Enthralled, the incorrigibles soon became ardent missionaries spreading it to their home branches of the Young Men’s Christian Association (YMCA) in Canada and the United States during their Christmas vacation in 1891. After the conclusion of their break, the students returned to the Training School for the spring semester. The once-cynical Mahan approached Naismith and asked him what he was going to call the game. Naismith had not given much thought to the matter. Mahan suggested calling the new game “Naismith Ball” after its inventor. Embarrassed, Naismith quickly rejected that notion. Mahan then proffered “basket ball” as a name. “We have a basket and a ball,” Naismith replied, “and it seems to me that would be a good name for it.”[4]

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Basketball, as its earliest proponents intended, was more than just a game. It was the embodiment of a worldview. The game exemplified sincere notions of morality from white middle-class Americans seeking firm control of American society. Examining the first two decades of basketball’s formal governance reveals that white middle-class reformers and advocates of physical education used the sport as a powerful tool constructing and maintaining proper race, gender, and class relations in a society they viewed as dangerously turbulent.

Pertaining to athletics, white middle-class notions of race, gender, and class meshed into the ideal of amateurism. Buttressed by the ideologies of the Triangle, muscular Christianity, and clean sport, amateurism provided a safe and respectable place for native-born, middle-class whites participating in athletics. Amateurism’s precepts eschewed, in theory, the increasing commercialization of sports enjoyed by more undesirable corners of society ruining the redemptive power of athletics.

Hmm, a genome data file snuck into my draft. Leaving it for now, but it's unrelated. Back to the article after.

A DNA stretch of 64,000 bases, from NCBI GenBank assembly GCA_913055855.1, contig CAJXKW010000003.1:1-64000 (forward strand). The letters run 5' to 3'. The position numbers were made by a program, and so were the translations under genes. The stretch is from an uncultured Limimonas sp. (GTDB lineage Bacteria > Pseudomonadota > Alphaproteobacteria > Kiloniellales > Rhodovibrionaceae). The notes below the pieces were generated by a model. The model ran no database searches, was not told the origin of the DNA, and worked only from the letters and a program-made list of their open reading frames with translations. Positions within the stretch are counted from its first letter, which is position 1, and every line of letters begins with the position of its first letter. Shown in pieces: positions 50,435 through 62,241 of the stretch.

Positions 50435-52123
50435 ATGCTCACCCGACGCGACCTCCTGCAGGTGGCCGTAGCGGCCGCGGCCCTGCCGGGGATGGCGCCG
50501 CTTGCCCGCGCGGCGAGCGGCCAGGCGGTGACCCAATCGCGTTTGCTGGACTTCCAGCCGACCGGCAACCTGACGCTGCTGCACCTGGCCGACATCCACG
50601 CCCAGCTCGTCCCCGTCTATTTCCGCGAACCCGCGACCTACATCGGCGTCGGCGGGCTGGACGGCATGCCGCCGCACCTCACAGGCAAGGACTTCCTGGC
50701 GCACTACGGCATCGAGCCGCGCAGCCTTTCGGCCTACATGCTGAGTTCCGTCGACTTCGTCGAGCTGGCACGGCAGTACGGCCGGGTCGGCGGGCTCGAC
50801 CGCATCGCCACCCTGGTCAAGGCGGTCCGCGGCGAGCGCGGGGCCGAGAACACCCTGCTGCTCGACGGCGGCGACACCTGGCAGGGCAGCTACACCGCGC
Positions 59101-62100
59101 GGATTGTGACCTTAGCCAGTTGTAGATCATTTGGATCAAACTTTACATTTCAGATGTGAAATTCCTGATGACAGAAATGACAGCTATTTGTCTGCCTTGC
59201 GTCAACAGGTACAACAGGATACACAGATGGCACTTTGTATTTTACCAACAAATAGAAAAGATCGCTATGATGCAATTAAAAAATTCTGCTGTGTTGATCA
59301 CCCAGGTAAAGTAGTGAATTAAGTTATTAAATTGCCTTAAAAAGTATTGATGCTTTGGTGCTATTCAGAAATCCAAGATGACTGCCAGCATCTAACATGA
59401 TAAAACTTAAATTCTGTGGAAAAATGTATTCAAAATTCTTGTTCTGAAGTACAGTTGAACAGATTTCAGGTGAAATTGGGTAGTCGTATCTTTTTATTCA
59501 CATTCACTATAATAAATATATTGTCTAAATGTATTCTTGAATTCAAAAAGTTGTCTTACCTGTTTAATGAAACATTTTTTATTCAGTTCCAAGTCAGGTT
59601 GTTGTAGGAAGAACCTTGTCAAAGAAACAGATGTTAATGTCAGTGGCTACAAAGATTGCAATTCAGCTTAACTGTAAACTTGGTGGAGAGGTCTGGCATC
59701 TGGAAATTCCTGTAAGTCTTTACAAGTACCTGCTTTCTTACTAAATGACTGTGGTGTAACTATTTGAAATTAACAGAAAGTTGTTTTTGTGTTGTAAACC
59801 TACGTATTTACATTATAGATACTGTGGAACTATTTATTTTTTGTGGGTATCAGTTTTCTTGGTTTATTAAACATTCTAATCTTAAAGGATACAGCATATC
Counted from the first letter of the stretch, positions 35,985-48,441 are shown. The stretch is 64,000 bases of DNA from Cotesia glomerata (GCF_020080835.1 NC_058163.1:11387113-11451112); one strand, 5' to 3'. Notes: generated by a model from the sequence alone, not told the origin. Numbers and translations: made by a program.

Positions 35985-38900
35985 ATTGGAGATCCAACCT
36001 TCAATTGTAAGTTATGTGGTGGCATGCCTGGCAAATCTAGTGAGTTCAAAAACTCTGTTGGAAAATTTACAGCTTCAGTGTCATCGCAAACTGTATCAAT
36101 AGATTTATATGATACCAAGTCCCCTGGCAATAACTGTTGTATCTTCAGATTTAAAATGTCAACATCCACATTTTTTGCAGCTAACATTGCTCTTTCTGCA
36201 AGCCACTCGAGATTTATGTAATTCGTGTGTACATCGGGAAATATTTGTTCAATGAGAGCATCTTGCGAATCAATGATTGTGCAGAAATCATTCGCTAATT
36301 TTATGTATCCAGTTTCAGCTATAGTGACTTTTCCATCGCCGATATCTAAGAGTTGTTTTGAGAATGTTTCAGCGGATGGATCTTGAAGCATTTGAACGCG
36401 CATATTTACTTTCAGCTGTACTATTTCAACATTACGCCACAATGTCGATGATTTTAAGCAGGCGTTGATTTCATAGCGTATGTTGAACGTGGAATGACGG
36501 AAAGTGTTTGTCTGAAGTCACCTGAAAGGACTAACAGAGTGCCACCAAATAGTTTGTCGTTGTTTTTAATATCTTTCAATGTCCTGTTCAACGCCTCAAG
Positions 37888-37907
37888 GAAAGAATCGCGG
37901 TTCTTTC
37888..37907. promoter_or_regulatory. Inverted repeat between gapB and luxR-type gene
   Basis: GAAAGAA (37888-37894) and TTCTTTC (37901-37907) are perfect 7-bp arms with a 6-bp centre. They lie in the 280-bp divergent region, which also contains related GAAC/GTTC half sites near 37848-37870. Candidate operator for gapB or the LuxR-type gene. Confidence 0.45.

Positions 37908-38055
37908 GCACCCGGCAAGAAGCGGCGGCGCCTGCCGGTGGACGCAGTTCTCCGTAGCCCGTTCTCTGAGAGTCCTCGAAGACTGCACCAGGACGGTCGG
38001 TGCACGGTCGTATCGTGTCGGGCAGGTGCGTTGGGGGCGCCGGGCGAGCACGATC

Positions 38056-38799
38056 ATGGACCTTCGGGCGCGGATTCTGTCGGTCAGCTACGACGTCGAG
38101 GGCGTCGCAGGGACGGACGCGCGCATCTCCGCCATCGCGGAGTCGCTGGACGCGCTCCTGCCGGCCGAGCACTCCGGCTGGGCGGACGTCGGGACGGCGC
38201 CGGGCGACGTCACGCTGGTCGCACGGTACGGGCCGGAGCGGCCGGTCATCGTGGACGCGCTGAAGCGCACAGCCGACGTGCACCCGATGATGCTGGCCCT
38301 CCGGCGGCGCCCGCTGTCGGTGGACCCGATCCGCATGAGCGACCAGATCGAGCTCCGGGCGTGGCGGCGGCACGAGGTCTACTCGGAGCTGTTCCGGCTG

Instead of using sport as a means toward all-around development that included spiritual and mental improvement, professionalism demanded athletes recklessly specialize in one area of life without moral regard. The lofty ideals of amateurism were always fraught with tension, however. In the process of combating professionalism for the attention of young people, the reformers often borrowed the tactics of professional sports – most notably competitive tournaments attracting crowds and fans. With professionalization already underway, the appropriation of pro tactics by amateur authorities only served to hasten the professionalization of basketball and inevitably complicate the amateur ideal.

Basketball’s invention during the winter of 1891 was another step in a larger, complex ideological struggle over physical education, sports, and American society. The students who first played the game were not teenagers, but young men in their twenties and thirties studying to be secretaries at branches of the YMCA. They were the frontline missionaries of the new theory of physical education sponsored by progressive reformers combatting the unseemly and reckless aspects of urbanization. As young middle-class men and women migrated to cities, reformers feared they were losing the invigorating vitality provided by pastoral lifestyles.